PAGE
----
Andrew Luck plays his home games in a dome, but there's little reason to believe he'd be affected by whatever the Cleveland weather machine throws his way Sunday.
Still, a man can wish.
"I'd love for it to be 40 mile-per-hour winds and raining and turn this into an old fashioned football game, but I don't think that's going to happen," Browns defensive coordinator Jim O'Neil said. "The forecast I've seen is it's going to be a nice day out there so whether we play them in a dome or we play them in a tornado, we're still going to have to play well on defense to stop this offense."
The sunny skies and 37-degree temperatures anticipated Sunday when the Browns host the Indianapolis Colts in a pivotal AFC showdown are barely a footnote. For the Browns' defense, which has played some of its best football in recent weeks, the challenge centers on stopping the NFL's hottest quarterback and his ever-growing artillery of weapons.
The Colts have been held below 400 yards of offense just three times this season and below 300 passing yards only twice. Luck, the reigning AFC Player of the Month, became the first quarterback to clear 4,000 yards when he completed 19-of-27 passes for 370 yards and five touchdowns in the Colts' 49-27 victory last week over the Washington Redskins.
The former Stanford star has added 213 yards and two touchdowns on the ground. In three seasons, he's put the Colts in the end zone with his arm or feet 91 times.
"He's obviously a (darn) good quarterback," O'Neil said. "If you give him the same look over and over again, he's going to dice you up. You've got to mix pressure with coverage and change coverages with him - zones, mans, middle-close mans, split-safety mans, split-safety zones, middle-close zones. You've got to roll it."
Since surrendering 311 passing yards to the Oakland Raiders and 252 to the Tampa Bay Buccaneers, the Browns have buckled down and limited their past four opponents to an average of 180.75 passing yards. A lot of that success can be attributed to the performance of cornerback Joe Haden, who has typically lined up against the opposition's best receiver and shut him down, thereby forcing the quarterback to make more throws to his second, third and fourth options.
The problem with the Colts? Much like Peyton Manning, Luck is comfortable incorporating whomever lines up to his left, right and back on a given play.
"He has all the weapons he needs," Haden said. "He's a smart guy, has arm strength. Like everybody always says, he's one of the good ones. He's one of the best in the league."
Last week's game was a prime example of everything Haden discussed.
Colts leading receiver T.Y. Hilton was relatively limited with five catches for 62 yards and a touchdown while veteran Reggie Wayne finished with four receptions for 31 yards. Meanwhile, rookie Donte Moncrief, who had all of 40 receiving yards in the Colts' previous three games, grabbed three big passes for 134 yards and two touchdowns while tight end Coby Fleener, a former teammate of Luck's at Stanford, had four catches for 127 yards and two scores.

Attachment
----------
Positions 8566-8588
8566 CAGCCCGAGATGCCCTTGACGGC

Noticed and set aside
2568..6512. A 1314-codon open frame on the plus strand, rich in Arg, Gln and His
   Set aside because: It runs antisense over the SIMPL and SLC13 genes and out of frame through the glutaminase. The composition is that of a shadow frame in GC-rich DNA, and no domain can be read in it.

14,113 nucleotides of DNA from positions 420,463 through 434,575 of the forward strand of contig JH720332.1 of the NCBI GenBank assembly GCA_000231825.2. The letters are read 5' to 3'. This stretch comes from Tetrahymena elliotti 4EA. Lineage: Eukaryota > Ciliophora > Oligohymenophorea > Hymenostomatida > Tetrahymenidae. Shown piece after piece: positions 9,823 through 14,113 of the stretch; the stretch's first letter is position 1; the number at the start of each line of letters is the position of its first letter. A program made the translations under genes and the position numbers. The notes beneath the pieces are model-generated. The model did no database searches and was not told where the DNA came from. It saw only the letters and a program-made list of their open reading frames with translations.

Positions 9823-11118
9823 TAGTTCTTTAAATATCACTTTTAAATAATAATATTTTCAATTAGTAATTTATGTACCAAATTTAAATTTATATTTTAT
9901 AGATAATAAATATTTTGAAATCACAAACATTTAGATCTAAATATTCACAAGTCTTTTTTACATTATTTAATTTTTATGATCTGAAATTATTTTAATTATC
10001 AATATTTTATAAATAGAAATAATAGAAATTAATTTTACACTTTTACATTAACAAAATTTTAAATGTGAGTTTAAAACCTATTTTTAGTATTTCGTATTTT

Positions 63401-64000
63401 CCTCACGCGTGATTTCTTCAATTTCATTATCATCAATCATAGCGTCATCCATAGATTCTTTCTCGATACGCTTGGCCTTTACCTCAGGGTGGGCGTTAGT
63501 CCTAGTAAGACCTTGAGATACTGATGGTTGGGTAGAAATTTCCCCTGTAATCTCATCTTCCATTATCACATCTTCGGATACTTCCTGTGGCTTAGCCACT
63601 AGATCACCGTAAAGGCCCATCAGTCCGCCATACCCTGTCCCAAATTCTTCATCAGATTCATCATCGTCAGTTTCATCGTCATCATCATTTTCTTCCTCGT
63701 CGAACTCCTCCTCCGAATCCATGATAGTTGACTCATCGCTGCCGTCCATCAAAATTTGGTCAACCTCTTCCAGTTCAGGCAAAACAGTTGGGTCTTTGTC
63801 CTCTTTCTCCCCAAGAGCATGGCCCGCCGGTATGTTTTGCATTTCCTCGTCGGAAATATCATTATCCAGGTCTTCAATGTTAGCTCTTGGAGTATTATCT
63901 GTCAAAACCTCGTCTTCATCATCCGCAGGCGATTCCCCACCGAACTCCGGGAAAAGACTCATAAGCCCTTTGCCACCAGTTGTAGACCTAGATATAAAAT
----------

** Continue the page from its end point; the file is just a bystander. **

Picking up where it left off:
Five of Luck's last six touchdown passes have gone for 30 or more yards. For his career, 30 percent of his touchdown throws have come from that distance.
"They've got more guys running free down the field than any offense I've ever seen on film," O'Neil said. "It's amazing. It's like three or four times a game they've got a guy wide open 30 yards deep down the field, so we've got to do a good job making sure that doesn't happen to us."
One week after rarely devoting coverage to more than a couple of receivers downfield at Buffalo, the Browns' secondary, which will be without interception leader Tashaun Gipson for a second straight week, will have its depth tested.
Safety Jim Leonhard stepped up against the Bills and nabbed his first interception of the season. The same will be required from some of the Browns' reserve cornerbacks this week.
"We're up for the challenge," safety Donte Whitner said. "We've been playing some good ball in the secondary, especially our corners, too. They've been playing some really good football. We're going to challenge him and hopefully make some plays on the ball when it's in the air."
If there's one weakness in Luck's game, it's interceptions. He's thrown 11 on the season and had at least one in all four of the Colts' losses. He's been sacked 21 times.
O'Neil brushed off both numbers while expressing confidence in a Browns defense that leads the NFL with 17 interceptions.
"I think the turnovers he has made … he does a great job creating plays. He extends the play. He buys time, buys time. He can throw the ball across his body. He can throw the ball off one foot. He can throw the ball in the air," O'Neil said. "He's done a nice job creating, but we always think we can get the quarterbacks. That's kind of what we are philosophically defensively.
"We're going to mix it, and we need to continue to get turnovers and make big plays to put ourselves in a position to win a football game."